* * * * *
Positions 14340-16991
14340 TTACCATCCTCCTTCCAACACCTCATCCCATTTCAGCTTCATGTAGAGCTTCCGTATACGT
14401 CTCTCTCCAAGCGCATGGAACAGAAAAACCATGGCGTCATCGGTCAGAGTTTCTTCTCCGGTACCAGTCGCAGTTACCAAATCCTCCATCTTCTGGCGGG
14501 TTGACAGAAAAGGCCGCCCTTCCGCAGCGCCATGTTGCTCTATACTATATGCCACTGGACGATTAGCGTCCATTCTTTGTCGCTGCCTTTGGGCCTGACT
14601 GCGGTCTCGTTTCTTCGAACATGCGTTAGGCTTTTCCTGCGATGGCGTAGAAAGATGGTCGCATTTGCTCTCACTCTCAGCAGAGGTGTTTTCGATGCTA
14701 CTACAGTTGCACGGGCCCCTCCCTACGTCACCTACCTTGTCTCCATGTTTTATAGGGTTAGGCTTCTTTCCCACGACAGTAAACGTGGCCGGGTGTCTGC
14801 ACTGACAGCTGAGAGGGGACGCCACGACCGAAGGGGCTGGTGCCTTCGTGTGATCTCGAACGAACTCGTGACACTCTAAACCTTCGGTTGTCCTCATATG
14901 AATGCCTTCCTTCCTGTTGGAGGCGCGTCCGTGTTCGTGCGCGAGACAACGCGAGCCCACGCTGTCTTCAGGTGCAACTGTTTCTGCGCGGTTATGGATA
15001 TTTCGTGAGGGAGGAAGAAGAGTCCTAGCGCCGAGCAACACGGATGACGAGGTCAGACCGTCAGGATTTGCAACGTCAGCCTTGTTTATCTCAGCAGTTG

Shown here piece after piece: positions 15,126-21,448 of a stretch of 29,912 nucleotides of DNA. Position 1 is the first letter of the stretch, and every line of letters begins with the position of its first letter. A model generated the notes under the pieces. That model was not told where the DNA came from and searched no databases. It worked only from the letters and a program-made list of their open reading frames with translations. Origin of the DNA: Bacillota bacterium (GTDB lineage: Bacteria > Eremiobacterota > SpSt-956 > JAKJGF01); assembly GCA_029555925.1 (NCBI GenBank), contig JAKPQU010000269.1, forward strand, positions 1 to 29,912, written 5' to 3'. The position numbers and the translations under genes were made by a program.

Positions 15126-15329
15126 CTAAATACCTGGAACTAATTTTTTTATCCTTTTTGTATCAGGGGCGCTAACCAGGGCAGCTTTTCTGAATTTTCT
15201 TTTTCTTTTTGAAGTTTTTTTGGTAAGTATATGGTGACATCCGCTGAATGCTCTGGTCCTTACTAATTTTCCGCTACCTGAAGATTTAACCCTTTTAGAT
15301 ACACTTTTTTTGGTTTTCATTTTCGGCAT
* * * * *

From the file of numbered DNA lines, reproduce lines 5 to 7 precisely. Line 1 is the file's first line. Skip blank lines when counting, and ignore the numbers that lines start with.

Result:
14601 GCGGTCTCGTTTCTTCGAACATGCGTTAGGCTTTTCCTGCGATGGCGTAGAAAGATGGTCGCATTTGCTCTCACTCTCAGCAGAGGTGTTTTCGATGCTA
14701 CTACAGTTGCACGGGCCCCTCCCTACGTCACCTACCTTGTCTCCATGTTTTATAGGGTTAGGCTTCTTTCCCACGACAGTAAACGTGGCCGGGTGTCTGC
14801 ACTGACAGCTGAGAGGGGACGCCACGACCGAAGGGGCTGGTGCCTTCGTGTGATCTCGAACGAACTCGTGACACTCTAAACCTTCGGTTGTCCTCATATG